HELLOWEEN – The Right for Power
At the end of the following conversation with Helloween guitarist Michael Weikath, I revealed the fact that I’ve been following this veteran power metal act since my teenage years when "Walls of Jericho" hit the streets. In his happy go luck style, he quickly quips:
"Ah… You are still so young (at 44)…. I’m 52!"
To say this is a bucket list interview is an understatement. Pioneers of the European power metal movement, they were one of the first bands in the genre to gain international appeal, wide spread video access, and sell hundreds of thousands of records throughout the 1980’s. "My God Given Right" is the newest Helloween platter to hit the market – another testament to the consistency of the pumpkin brigade’s output.
Mistaking the correct time conversion from Europe to America to schedule this interview, I quickly re-gained my bearings after firing up the laptop and found this a very relaxing and informative chat regarding a lot of the tenets and principles that make Helloween the well-respected and revered band they’ve become for decades. Enjoy!
"My God Given Right" is Helloween’s 15th studio album in your 32nd year as a band. Did you ever imagine such a long lasting, fruitful career, and is it as exciting today to make a record as it was in the "Walls of Jericho" days?
"Yes it is, particularly with the new end analog gadgets that (producer) Charlie (Bauerfiend) bought. That sound kicks us up so much, and you can do things digitally that are good, astounding and feeling nice. When we did the "Rabbit Don’t Come Easy" record we had an exemplary good guitar sound in the studio- or so it seemed. But then when you add these analog audio gadgets that he bought recently- this is responsible for the harmonically expansive sound that you hear on the new record. Equalizers, limiters, and compressors, digital analog transformers that he was able to put into the digital loop. So when it comes to recording he put them in and it does make a difference as far as the sound, that’s what you get to hear because it was his main intention to have the production going in more of a 1980’s direction. That’s what we did, and this is as appealing and thrilling as when we did the first recordings or going to different studios or working with Tommy Hansen and Tommy Newton. I never get enough of that really."
With 4 productive and prolific songwriters in the band, how does the group come to terms with deciding what makes the final product on an album?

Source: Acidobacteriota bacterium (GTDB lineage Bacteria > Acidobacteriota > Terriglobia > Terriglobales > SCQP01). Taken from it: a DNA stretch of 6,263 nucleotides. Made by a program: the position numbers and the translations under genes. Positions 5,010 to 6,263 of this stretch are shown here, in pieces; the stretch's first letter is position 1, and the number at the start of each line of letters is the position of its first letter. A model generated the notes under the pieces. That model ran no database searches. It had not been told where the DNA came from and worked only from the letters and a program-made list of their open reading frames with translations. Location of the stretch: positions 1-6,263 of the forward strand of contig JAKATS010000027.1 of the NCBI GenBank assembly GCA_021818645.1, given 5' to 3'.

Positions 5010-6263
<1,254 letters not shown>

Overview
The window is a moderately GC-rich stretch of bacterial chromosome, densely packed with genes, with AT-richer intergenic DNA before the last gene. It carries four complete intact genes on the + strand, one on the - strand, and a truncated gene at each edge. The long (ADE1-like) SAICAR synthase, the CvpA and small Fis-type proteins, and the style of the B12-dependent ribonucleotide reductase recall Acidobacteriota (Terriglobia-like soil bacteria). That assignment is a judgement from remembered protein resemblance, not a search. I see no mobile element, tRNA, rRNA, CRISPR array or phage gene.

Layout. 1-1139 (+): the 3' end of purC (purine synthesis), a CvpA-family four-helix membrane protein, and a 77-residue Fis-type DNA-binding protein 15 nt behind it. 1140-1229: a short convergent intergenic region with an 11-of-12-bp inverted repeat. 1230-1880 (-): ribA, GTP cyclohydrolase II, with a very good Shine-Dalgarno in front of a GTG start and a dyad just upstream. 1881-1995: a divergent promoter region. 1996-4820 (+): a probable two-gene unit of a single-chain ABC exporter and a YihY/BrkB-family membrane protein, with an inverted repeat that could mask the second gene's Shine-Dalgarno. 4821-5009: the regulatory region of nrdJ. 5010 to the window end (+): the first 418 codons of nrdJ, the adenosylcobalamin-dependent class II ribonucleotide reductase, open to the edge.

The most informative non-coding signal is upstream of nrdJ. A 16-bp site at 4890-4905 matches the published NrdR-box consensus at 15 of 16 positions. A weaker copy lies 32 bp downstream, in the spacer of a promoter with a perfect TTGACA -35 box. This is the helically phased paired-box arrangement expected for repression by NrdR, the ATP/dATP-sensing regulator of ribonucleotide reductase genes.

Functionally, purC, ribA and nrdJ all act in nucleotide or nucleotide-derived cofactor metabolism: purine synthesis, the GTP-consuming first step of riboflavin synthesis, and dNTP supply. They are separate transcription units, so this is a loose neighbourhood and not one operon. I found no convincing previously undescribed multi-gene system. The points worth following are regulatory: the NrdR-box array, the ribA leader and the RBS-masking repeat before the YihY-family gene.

"That’s getting harder because you have too much material. We have a new term that we call a luxury problem, that’s a good thing. We had about 31 demos that were collected on the internet server to download and listen to. From there we would make a selection of what everybody deemed best, along with the manager and producer because among the band members you would maybe have a fight or frustration because naturally everyone would like to have his particular baby, the tracks that you wrote on the next record if possible. With this kind of selection process you have a lot less hurt with the producer saying things, he can tell you if it’s a good track but maybe not for this album. That really, really helps – as well as the manager being more like a consumer, he simply sometimes doesn’t understand particular tracks. He may struggle with seeing what a particular demo track could be- so he’s more or less there to go straight from his gut, and even that helps sometimes. This is a process that we have been using ever since the "Keepers of the Seven Keys- The Legacy" album. With uploading demos to a server that has worked since "Gambling with the Devil" and that has proved to be a real good thing. A lot less heartache and hurt goes into the selection process.
The thing is if you have Markus (Grosskopf- bassist) do these great amazing tracks like "Far from the Stars" (off "Straight Out of Hell"), that’s really good. When the muse kissed him, that you can’t really tell who did this chorus- was it (Andi) Deris, was it Weikath, was it Markus? It’s really cool when it comes to that. I hope that these things will come to fruition a few more times, it’s always ups and downs like the biological balance that goes through everything that we do in life. We as a band, we are just trying to come up with as much as possible."
"Lost in America" relates a true story for the band when it came to leaving South America on one recent tour. Have you grown accustomed to delays/ mishaps when it comes to airplanes these days, and how do you overcome mentally and physically all the jet-lag and time zone changes that occur?
"How we survive it, I don’t actually know- but you need sometimes where you need a little bag of sleep. If you don’t get that then you just feel miserable and you don’t know where to put yourself. If necessary you just have to sleep while you are waiting, that’s kind of like the only measure that you can (use to) cure that stress. On the other hand, some of us are using melatonin to overcome jet lag and stuff. Sometimes, you know about odd sleeping patterns, if possible it’s just adjusting my sleep pattern to what is coming next. I even plan not sleeping too early here, so then I can sleep a little bit later somewhere else. You get what you get- how we cope with that I don’t really know. One thing is the travelling for itself, there are always things happening where they may be problems with the plane, or something else at the airport and you have to wait, flights get cancelled- we are pretty used to that. We will have an ice cream, a smoke, a drink, something to eat- you try to bridge the gap that just opened and then you know you have a few hours to remain. As long as the iPad battery holds up- which is good with the 6+ version in comparison to the regular models. If you are bored you can play video games, read something if you have online access."